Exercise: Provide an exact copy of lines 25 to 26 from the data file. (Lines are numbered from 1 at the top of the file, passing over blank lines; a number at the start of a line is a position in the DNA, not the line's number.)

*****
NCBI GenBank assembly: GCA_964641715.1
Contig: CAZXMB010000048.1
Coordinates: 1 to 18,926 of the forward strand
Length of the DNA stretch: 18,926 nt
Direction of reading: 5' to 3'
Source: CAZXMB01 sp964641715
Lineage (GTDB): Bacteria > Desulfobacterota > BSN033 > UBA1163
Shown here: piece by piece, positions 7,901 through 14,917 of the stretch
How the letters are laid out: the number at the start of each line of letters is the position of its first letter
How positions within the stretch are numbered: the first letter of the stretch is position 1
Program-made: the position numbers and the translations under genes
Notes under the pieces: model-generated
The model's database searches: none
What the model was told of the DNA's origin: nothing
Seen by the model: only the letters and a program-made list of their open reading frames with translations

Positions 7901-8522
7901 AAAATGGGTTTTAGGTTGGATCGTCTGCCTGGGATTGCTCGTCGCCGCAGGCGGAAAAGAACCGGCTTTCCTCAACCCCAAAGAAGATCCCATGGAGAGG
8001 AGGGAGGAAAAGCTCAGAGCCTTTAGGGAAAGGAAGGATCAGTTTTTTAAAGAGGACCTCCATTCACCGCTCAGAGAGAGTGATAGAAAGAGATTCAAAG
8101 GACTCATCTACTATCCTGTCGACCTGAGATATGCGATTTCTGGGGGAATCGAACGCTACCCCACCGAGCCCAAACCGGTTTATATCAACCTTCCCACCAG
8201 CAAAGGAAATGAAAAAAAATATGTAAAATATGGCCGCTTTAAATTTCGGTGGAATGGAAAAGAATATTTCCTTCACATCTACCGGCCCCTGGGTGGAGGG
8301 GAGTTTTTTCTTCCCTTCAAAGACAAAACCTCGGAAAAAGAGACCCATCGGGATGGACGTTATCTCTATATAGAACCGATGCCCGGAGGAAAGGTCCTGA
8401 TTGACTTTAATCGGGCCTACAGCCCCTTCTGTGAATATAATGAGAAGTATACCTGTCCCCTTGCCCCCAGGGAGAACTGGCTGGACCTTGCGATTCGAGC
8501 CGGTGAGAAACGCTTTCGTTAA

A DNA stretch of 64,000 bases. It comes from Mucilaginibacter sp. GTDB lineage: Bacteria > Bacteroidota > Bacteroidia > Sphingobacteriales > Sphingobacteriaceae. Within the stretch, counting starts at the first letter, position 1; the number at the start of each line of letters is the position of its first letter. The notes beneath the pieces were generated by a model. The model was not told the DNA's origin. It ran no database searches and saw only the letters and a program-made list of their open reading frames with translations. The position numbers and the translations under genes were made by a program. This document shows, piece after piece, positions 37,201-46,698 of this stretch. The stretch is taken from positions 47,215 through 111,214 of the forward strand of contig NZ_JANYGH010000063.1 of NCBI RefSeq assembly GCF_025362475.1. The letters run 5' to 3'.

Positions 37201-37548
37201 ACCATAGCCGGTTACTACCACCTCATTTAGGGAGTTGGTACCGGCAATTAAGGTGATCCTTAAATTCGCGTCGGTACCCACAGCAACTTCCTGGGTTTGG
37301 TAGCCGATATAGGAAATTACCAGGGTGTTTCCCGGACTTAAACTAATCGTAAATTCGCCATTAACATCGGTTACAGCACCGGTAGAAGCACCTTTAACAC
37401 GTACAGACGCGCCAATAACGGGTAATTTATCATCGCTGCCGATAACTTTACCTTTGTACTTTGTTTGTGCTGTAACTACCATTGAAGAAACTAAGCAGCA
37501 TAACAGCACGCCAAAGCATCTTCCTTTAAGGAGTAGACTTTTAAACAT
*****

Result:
Positions 37201-37548
37201 ACCATAGCCGGTTACTACCACCTCATTTAGGGAGTTGGTACCGGCAATTAAGGTGATCCTTAAATTCGCGTCGGTACCCACAGCAACTTCCTGGGTTTGG